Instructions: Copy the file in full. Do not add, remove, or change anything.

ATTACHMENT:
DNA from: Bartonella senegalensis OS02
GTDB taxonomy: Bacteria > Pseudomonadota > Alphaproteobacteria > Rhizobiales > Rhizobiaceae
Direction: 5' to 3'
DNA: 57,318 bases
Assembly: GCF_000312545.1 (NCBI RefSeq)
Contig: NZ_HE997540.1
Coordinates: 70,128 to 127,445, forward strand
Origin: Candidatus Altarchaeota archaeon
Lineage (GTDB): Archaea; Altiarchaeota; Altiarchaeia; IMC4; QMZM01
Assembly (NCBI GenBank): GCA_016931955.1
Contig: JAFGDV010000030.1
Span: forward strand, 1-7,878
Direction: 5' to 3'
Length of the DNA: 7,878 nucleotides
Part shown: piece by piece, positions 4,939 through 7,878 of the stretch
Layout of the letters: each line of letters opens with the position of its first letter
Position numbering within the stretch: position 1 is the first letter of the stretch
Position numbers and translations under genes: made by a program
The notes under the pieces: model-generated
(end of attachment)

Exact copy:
DNA from: Bartonella senegalensis OS02
GTDB taxonomy: Bacteria > Pseudomonadota > Alphaproteobacteria > Rhizobiales > Rhizobiaceae
Direction: 5' to 3'
DNA: 57,318 bases
Assembly: GCF_000312545.1 (NCBI RefSeq)
Contig: NZ_HE997540.1
Coordinates: 70,128 to 127,445, forward strand
Origin: Candidatus Altarchaeota archaeon
Lineage (GTDB): Archaea; Altiarchaeota; Altiarchaeia; IMC4; QMZM01
Assembly (NCBI GenBank): GCA_016931955.1
Contig: JAFGDV010000030.1
Span: forward strand, 1-7,878
Direction: 5' to 3'
Length of the DNA: 7,878 nucleotides
Part shown: piece by piece, positions 4,939 through 7,878 of the stretch
Layout of the letters: each line of letters opens with the position of its first letter
Position numbering within the stretch: position 1 is the first letter of the stretch
Position numbers and translations under genes: made by a program
The notes under the pieces: model-generated